The Journey of SILVER BROWN

Out With The Old

Hey, it’s a new decade. Thank the Dagda. The Weenie Teenies (which I personally think is a catchier and more befitting name than the Two Thousand and Tens, so I’m just going to go with that) will probably go down in history as the worst decade humanity has seen since the 1940s. So I’m glad that’s all over with. Sure, it was a decade that saw vinyl LPs come back from the dead. That was the shit! But then there was a shitload of other shit that was as shitty as all shit. Hopefully this new decade will bring more shit that’s cool, like the aforementioned second coming of the long-playing record. May these Twenties be twenty percent as roaring as the last ones, so they don’t end as badly.


If this reminds you of someone, you’re officially not going crazy.


In this spirit of dispensing with the old and embracing the new, I’ve decided to prune a couple of characters out of SILVER BROWN entirely. There was a scene in one of the early drafts where my main character wakes up in the offices of one of the most powerful cyberwarlocks in Sector India. There, the witch Florys MacNab is approached by this warlock’s man Friday – an eight-year-old boy known only as The Kid.

The Kid grew from an intellectual seed that was planted in my brain by an Ojibwe elder from an ancient land we now call Minnesota, by way of a book he wrote I once burrowed from the library. He would tell me of a forgotten yesteryear well before there was any such thing as the United Nations Convention on the Rights of the Child, when the Ojibwe did not bestow names upon their children at birth. In those days, it was an ingrained part of the culture and tradition that a name be thought of as something one had to earn. Many kids didn’t earn those names until they were eight or nine years old. Some not even until puberty, or later. But finally doing something to earn a name was one of the most important rites of passage in a child’s life.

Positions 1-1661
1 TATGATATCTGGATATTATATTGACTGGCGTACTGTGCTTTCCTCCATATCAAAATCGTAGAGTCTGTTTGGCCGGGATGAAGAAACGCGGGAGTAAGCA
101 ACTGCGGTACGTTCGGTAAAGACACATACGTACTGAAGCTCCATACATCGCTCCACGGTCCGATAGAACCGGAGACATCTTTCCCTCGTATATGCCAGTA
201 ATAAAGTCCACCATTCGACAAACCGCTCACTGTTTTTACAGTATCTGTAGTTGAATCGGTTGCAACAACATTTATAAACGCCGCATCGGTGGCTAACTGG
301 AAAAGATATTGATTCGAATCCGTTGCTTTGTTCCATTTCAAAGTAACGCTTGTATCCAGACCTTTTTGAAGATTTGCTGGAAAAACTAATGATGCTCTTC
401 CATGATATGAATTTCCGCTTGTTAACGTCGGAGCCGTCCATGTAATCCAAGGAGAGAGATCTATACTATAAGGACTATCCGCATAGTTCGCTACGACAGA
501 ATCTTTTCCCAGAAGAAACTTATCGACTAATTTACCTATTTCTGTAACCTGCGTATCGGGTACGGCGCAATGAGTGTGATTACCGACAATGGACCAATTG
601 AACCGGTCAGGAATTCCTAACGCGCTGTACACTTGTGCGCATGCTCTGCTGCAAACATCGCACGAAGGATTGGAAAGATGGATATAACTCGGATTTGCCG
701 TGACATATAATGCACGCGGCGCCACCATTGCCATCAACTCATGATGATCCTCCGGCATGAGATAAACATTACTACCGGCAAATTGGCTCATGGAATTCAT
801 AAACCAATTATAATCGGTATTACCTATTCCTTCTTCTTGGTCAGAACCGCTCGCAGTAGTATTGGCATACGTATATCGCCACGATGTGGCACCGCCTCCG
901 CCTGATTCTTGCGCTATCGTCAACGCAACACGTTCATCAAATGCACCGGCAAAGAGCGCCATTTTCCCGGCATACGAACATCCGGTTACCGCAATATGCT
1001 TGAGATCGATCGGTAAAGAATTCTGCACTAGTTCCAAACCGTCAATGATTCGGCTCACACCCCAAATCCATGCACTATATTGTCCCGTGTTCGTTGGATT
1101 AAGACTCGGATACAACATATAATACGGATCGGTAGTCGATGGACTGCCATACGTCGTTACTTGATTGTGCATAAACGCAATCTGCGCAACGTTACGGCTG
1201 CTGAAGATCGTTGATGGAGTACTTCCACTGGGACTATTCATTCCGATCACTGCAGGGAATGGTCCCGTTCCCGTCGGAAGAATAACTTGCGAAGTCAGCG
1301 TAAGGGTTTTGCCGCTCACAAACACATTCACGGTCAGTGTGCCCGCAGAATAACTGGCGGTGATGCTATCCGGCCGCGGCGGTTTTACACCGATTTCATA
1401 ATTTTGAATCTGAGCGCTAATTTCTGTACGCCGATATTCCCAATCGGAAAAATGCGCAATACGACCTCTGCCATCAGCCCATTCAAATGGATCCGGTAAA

A few of the customs observed by the Society of Wheel Turners in SILVER BROWN invoke this bygone Ojibwe tradition to a certain extent. In the early drafts, young Wheel Turners in training were literally nameless. Hence, the reason why The Kid was just The Kid, and nothing else. I eventually had to dispense with The Kid entirely, because his sole function in the story was to reveal exhibition that had already been revealed. But the tradition he embodied lives on, albeit in a modified form. In the current draft, children born into the Society receive a totem from their council of directors when they pass a strenuous series of cybermagickal aptitude tests. The warlock of Sector India I mentioned earlier is known solely by his totem. His legal name is the one registered with SAAZMOL, which is why he doesn’t use it. He is instead addressed by his contemporaries as Lord Pukerabbit. There’s a whole explanation of the hidden meaning behind that appellation, but I won’t get into that here and now.

There was another character I had to get rid of when he ultimately proved superfluous. A utility program called Dunsmure the Bird, inspired by watching too many videos on YouTube like this:



I initially threw Dunsmure the Bird in the story to serve as a sidekick for Elmýr Garfield. In later drafts, Elmýr Garfield would gain the ability to shapeshift, his new powers reducing Dunsmure the Bird to a Jar Jar Binks – an unnecessary character that could easily be removed from the story without the story suffering any, and in fact should be removed. The bird’s jarjarbinksiness wasn’t the only reason I got rid of him, though. There’s already a character in the story who’s a talking ferret; I figured throwing in a talking bird on top of that would be laying it on a tad too thick.

The Journey of SILVER BROWN

The Politics of SILVER BROWN